DB Bakewell Tart: In Which I Abuse British-isms

This month’s Daring Bakers challenge was that most English of desserts, the Bakewell tart. Jolly good! Shortbread crust, a layer of preserves, and a frangipane (almond paste) topping, all baked up nice and brown, and Bob’s your uncle.

The June Daring Bakers’ challenge was hosted by Jasmine of Confessions of a Cardamom Addict and Annemarie of Ambrosia and Nectar. They chose a Traditional (UK) Bakewell Tart… er… pudding that was inspired by a rich baking history dating back to the 1800′s in England.
But the Barney Rubble* is, I don’t really like aggressively almond desserts. You know, the ones that rely on lots of almond extract, like those almond danishes, or anything with lots of marzipan, or (sigh) this tart. And I kind of knew that going in, but I hope that through the magic of the daring bakers, my tastebuds would be transformed and I would enjoy it. Alas, the whole thing was just too almondy and fakey and, I don’t know, chewy and cakey in a weird and dodgy way.
I made a custard sauce to go with the tart, because when I lived in England, it seemed like I couldn’t get a dessert without custard, try as I might. Apple pie? Mandatory custard on the side. Chocolate mousse? Not complete without custard. Want a jam doughnut? Not without custard, you don’t! Cup of custard? How’s about a nice dollop of custard on top. Cor blimey, it was everywhere. Fortunately, vanilla custard sauce was a really nice accompaniment to this particular tart, and helped cut some of the almond flavor for me.

My absolute favorite part of this tart, though, was the homemade apricot preserves I used. The apricots were a little tart to eat on their own, which made them perfect for the jam and kept it from being too sweet. I had a little extra tart dough left over, so I made small shortbread cookies out of it, and topped them with the apricot jam. It was brilliant! So delicious.The jam was a slapdash experiment that worked perfectly, and I was chuffed to bits at how well it came out. And it couldn’t be easier! This makes a little more than a cup of jam, perfect for filling this tart and nibbling on leftovers.

Apricot Jam

1 lb apricots, ripe but firm
12 oz sugar
1/4 cup honey
juice from 1/2 lemon

Pit the apricots and coarsely chop them–their skins are so thin, they do not need to be peeled. Place them in a medium saucepan over medium heat, and add the sugar, the honey, and the lemon juice. Stir until the sugar dissolves and the apricots are evenly coated.

Allow the apricots to cook and break down, stirring frequently to prevent scorching on the bottom. After a time, the mixture will start to produce an orange froth on top that bubbles vigorously. Use a spoon to skim this off the top. If you save the orange foam in a small container, it will liquify and become an amazing apricot syrup–great on french toast or pancakes!

Continue to cook the apricots until they have broken down and are at a consistency you like–for me, this was about 35-40 minutes.

*Speaking of Cockney rhyming slang, did you know “raspberry tart” is rhyming slang for “fart”? Think about THAT the next time you’re blogging about a nice fresh berry tart.
…And many apologies for the wanton abuse of the English language, next post will be back to our regularly scheduled American slang.

15 Responses to DB Bakewell Tart: In Which I Abuse British-isms
  1. Allison says:

    Thanks for your apricot jam recipe! My grandma's apricot tree just dumped a bunch of apricots, too many to eat, and I've been searching for a jam recipe. How long will it keep? Your tart looks awesome too!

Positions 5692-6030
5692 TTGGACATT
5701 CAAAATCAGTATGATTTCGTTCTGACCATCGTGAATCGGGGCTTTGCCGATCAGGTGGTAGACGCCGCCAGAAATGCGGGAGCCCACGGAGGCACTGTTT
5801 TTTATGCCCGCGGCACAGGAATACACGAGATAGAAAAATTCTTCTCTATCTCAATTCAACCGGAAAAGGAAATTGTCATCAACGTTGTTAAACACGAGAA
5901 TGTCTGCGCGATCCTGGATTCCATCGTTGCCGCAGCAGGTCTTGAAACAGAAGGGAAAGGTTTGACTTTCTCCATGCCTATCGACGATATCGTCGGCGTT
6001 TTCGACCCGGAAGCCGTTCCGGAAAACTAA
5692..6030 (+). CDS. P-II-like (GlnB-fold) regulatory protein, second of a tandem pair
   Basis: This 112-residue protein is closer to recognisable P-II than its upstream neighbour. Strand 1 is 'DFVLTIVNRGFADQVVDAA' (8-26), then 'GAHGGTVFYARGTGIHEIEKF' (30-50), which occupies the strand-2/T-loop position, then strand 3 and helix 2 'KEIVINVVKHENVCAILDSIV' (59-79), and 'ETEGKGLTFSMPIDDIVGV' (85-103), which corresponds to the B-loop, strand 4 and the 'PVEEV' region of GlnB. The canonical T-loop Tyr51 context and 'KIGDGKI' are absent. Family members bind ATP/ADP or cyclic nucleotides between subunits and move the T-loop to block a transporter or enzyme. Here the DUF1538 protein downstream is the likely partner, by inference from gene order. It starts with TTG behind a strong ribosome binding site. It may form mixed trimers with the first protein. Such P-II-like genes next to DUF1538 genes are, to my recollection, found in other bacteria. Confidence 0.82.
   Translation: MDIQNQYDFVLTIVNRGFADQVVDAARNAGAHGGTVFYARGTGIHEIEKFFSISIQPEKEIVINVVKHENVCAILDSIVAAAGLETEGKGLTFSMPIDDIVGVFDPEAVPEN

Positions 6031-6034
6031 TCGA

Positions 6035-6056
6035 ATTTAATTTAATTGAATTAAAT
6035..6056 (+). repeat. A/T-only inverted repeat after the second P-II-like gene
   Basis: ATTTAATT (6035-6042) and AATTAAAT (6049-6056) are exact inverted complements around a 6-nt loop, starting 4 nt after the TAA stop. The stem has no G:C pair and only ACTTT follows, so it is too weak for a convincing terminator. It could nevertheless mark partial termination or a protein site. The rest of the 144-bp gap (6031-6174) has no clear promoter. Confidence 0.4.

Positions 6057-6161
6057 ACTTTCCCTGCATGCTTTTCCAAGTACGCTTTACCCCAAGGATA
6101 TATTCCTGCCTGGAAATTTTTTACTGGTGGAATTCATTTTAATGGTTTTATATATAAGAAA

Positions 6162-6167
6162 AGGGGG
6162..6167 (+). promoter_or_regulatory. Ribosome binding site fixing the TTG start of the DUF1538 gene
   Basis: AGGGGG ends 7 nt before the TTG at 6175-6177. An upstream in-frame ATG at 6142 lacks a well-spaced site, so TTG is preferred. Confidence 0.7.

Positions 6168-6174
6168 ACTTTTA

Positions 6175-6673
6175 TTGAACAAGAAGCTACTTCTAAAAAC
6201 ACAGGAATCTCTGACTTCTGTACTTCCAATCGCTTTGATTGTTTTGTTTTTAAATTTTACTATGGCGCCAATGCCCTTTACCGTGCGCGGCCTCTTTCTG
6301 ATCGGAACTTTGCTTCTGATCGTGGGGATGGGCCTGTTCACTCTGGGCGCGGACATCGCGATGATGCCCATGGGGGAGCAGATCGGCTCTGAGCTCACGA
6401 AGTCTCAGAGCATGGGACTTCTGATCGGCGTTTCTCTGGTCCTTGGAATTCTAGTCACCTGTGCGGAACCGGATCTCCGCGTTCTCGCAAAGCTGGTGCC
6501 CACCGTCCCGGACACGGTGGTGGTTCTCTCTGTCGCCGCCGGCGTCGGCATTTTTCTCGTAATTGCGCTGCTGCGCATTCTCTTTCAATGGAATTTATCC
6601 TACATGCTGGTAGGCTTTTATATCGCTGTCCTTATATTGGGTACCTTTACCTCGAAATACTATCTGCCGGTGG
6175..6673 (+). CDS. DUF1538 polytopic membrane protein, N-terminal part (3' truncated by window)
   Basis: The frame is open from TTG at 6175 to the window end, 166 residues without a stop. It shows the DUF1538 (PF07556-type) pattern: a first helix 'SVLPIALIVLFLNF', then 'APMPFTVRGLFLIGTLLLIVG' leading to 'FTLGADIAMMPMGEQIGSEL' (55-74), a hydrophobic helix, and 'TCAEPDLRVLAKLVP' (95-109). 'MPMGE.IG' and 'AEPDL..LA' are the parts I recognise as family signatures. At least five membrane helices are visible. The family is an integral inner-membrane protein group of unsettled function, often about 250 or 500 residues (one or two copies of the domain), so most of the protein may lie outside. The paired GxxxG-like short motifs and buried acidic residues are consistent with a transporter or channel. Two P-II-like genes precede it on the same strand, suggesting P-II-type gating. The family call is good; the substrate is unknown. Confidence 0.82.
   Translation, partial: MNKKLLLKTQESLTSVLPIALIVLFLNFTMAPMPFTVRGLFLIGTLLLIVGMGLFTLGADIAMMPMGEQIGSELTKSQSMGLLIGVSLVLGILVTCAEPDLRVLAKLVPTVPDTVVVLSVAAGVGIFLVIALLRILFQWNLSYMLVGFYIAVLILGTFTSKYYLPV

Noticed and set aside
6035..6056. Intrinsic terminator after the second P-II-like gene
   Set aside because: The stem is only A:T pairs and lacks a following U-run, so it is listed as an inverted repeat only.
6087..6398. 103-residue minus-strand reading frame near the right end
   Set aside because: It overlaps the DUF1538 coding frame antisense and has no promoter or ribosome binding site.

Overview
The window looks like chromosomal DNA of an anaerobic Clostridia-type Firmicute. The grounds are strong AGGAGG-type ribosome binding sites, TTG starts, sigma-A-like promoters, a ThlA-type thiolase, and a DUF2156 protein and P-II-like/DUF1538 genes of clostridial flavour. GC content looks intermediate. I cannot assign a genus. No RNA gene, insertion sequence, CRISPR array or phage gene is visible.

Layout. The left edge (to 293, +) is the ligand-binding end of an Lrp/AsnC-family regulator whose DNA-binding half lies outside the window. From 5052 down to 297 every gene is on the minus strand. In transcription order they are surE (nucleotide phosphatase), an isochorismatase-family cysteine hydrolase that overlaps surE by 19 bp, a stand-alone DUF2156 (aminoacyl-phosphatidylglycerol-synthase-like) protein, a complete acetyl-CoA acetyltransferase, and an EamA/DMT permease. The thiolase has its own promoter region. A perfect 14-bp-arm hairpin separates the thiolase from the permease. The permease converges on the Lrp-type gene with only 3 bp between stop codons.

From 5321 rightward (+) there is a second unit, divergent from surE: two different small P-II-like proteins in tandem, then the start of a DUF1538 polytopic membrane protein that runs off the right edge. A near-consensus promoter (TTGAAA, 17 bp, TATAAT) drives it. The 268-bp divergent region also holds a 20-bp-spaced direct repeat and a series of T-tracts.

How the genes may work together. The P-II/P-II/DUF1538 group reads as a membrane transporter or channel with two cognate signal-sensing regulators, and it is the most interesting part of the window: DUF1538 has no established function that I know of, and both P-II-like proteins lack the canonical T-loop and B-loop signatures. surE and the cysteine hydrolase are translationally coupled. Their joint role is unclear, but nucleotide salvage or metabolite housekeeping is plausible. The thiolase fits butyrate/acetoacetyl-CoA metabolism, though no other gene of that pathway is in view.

2. Megan says:

    Ba ha ha ha – great abuse of the English language. And I do mean the King's English.

    Of course, I say that because my mom is from England. And I know what you mean about custard on the side of everything! Custard sauce for everyone!

  3. Katrina says:

    Ha,great post. Sorry you didn't love the tart. It looks nice. And YUM to the jam!

  4. sarahe says:

    the jam looks great–and i am going to try the tart but i'm not sure what i'll think of it (just joined DB last night)

  5. Engineer Baker says:

    Haha – love British-isms :) And that apricot jam sounds delicious!

  6. Clumbsy Cookie says:

    Ahahah I had to laught about the custard in everything in the UK! Same thing for me when I lived there! Your jam (and tart) look pretty great, even with the custard, lol!

  7. Leslie says:

    I'm not big on almond desserts, either (especially if they have marzipan–blech!) but the apricot jam looks amazing! A friend is bringing me a couple of pounds of apricots Monday…now I have my recipe!

  8. Vera says:

    Delicious looking tart!

  9. Isabelle says:

    la confiture d'abricots est ma préférée, mais je n'en avais plus, c'est pour cela que j'aurai adoré ta tarte ! elle est superbe :)

  10. TeaLady says:

    "Cor blimey" I haven't heard that since I was in England – many many many years ago.

    sorry it wasn't your thing, but I have seen these w/out almond custard and still called Bakewell Tarts.

    Yous looks just perfect, by the way.

  11. Avanika [YumsiliciousBakes] says:

    Sorry you didnt like the tart. But it sure looks great :) And the jam sounds heavenly

  12. pinkstripes says:

    Too bad you weren't a fan, but you knew that going in. Your tart is gorgeous and your apricot jam sounds divine.

  13. Claire S says:

    Smashing. And there is nothing wrong with custard. Next time I see you, I will make you some!

  14. jasmine says:

    Well, yes…it does help to like almonds when doing a Bakewell Tart :) Love the custard (and the marbling).

    Thanks for participating.
    j

  15. Jaime says:

    your bakewell tart looks picture perfect, like it could be in a cookbook :)

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